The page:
Bulgarian officials confirmed on July 16 that a cyber attack on the National Revenue Agency gained access to the personal and financial data of millions of Bulgarians. The attack was first reported a day earlier, when several Bulgarian media said that they received emails with data allegedly lifted from the Bulgarian Finance Ministry’s servers.
Bulgaria’s National Revenue Agency said in a statement that its databases had been compromised by “unauthorised access to about three per cent of the information contained in the agency’s databases.”
The agency said that all its services were functioning normally, with the sole exception of the service to refund value-added tax paid abroad. A vulnerability in that system is believed to have been exploited in the cyber attack, the agency’s spokesperson Rossen Bachvarov said, as quoted by Bulgarian National Radio.
He said that the agency had checked a part of the stolen data, which was enough to confirm that it was authentic.
Finance Minister Vladislav Goranov described the leak as “highly unpleasant”, but sought to reassure that the stolen data was not enough to give the full picture of an individual’s financial state.
Goranov was one of several officials, including Interior Minister Mladen Marinov, who participated in the Government’s security council meeting on the cyber attack, called by Prime Minister Boiko Borissov.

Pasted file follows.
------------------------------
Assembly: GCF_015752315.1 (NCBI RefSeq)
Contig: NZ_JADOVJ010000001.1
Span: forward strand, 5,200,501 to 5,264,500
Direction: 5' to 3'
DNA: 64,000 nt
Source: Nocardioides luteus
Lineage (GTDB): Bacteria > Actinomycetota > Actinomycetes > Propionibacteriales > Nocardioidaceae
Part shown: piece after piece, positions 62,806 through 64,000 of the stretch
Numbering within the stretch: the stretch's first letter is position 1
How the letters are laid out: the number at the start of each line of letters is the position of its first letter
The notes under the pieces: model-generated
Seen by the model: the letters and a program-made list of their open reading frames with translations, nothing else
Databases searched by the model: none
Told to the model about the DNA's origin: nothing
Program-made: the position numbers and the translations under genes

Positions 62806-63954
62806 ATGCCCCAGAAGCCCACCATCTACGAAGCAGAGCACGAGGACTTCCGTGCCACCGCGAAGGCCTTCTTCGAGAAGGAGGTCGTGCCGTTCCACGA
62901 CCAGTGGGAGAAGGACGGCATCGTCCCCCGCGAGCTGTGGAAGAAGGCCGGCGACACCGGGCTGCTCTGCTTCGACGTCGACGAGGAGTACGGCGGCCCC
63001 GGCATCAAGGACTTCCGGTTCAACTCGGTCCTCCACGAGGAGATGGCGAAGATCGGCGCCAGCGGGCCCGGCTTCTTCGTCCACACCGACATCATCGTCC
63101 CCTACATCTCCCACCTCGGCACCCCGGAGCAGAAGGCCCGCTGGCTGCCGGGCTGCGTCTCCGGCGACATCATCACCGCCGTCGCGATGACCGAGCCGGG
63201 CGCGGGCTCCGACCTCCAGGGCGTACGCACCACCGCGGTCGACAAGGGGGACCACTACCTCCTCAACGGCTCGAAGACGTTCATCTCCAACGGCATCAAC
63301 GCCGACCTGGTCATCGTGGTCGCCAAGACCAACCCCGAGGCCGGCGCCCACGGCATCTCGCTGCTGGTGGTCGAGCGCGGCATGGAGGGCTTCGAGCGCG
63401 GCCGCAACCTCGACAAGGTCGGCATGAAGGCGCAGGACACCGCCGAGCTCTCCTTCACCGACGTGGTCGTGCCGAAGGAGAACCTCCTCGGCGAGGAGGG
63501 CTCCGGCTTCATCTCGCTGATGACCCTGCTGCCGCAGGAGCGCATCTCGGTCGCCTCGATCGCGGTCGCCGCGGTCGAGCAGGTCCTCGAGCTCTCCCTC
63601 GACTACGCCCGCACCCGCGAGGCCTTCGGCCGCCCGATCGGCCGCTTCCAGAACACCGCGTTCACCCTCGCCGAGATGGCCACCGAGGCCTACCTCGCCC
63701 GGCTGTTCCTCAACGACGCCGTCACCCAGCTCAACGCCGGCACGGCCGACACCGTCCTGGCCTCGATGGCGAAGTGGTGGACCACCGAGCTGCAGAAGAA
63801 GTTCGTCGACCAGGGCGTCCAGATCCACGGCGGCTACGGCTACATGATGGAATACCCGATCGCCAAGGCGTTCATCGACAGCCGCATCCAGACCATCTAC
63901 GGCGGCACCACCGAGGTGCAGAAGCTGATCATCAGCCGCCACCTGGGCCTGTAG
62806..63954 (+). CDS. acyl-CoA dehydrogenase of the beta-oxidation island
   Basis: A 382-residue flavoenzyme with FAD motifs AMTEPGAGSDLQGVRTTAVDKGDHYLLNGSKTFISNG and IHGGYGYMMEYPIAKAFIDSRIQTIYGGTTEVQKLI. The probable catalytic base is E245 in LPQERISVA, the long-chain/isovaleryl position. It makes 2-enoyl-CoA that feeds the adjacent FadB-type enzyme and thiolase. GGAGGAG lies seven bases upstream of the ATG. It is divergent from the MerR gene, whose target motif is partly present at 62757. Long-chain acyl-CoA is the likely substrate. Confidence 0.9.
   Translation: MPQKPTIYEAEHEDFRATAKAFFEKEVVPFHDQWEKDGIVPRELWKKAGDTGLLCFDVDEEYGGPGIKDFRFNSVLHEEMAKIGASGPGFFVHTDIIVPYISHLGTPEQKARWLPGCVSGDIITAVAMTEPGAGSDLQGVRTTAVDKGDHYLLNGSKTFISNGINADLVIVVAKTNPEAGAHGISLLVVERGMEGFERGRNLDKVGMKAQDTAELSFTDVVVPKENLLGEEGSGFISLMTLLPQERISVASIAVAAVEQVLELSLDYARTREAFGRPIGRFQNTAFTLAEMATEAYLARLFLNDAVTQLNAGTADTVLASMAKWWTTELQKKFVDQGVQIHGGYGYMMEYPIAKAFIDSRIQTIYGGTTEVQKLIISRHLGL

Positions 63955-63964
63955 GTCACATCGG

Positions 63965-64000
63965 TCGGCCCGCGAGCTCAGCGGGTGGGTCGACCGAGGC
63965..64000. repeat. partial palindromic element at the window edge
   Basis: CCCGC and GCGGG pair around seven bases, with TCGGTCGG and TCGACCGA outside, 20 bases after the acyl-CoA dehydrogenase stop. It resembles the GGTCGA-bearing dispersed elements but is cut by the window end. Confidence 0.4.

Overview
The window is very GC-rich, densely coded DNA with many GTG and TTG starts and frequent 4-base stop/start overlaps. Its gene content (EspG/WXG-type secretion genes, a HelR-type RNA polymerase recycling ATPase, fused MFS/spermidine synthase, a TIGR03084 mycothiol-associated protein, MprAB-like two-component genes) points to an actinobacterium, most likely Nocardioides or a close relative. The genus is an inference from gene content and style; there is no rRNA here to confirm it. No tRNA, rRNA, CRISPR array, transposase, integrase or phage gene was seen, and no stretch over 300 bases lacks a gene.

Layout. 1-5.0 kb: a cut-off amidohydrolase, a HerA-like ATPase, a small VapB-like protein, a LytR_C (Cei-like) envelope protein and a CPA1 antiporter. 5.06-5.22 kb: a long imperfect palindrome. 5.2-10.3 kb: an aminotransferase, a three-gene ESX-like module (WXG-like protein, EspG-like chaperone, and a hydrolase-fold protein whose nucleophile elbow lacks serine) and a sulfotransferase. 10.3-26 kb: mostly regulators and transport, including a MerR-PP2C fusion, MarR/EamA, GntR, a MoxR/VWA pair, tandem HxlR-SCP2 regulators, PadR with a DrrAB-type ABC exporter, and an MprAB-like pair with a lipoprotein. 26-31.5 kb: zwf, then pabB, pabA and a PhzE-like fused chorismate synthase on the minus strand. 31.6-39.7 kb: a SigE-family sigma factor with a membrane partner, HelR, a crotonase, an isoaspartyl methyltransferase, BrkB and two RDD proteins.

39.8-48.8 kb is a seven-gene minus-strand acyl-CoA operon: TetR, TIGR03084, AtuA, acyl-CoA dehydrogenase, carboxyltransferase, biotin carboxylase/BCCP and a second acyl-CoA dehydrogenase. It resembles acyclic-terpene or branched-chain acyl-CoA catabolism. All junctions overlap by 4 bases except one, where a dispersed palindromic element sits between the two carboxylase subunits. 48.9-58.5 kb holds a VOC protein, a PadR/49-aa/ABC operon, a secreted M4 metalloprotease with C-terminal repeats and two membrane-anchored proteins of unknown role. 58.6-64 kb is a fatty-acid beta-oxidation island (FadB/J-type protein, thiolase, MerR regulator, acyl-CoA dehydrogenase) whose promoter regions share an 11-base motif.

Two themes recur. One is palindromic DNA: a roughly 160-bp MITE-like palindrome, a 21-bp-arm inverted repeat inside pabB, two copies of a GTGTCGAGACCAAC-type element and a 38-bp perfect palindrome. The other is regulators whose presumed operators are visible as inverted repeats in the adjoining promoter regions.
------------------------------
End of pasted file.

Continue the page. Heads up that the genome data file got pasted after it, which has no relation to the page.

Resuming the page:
Speaking to reporters after the security council meeting, he could not give an exact number of the people affected, but estimated that it was likely in the millions.
Marinov said that the investigation was still underway, but measures were already taken to minimise the damage. Other state institutions were checking their own computer systems for any recent unauthorised access, as ordered by Borissov, he said.
Earlier in the day, on the breakfast show of broadcaster bTV, Marinov appeared to suggest that the leak’s timing might have been linked to the Cabinet’s decision on July 15 to approve amendments to the 2019 Budget Act to pay $1.25 billion for eight US-made F-16 fighter jets. (The email sent to Bulgarian media was created on Russian email provider Yandex and the data was hosted on servers located in Russia.)
Goranov said he did not want to speculate on Marinov’s words about such a link, saying that the data leak was certain to have occurred long before it was made public. There did not appear to be conclusive evidence of a Russian connection, he said.
Goranov repeatedly said that investigators did not exclude the possibility of inside assistance for the cyber attack, but said that it was more likely that it was a fully external breach.
He said that the data breach would be communicated to the country’s personal data protection commission and European institutions well within the 72 hours mandated by the European Union’s general data protection regulation (GDPR) directive.
Meanwhile, private broadcaster Nova Televizia said that it received a reply to an inquiry the station made after receiving the initial email. The author, writing in English, claimed to be a Russian citizen married to a Bulgarian and claimed to have successfully gained access to the vulnerable system in 2012, but that attack went undetected.
The email’s author went on to say that Bulgaria’s law enforcement would “cover the real truth” and threatened to upload the full 21 gigabytes of compromised data if that was the case.
(Finance Minister Vladislav Goranov speaking to the media on July 16. Screengrab from Bulgarian National Television.)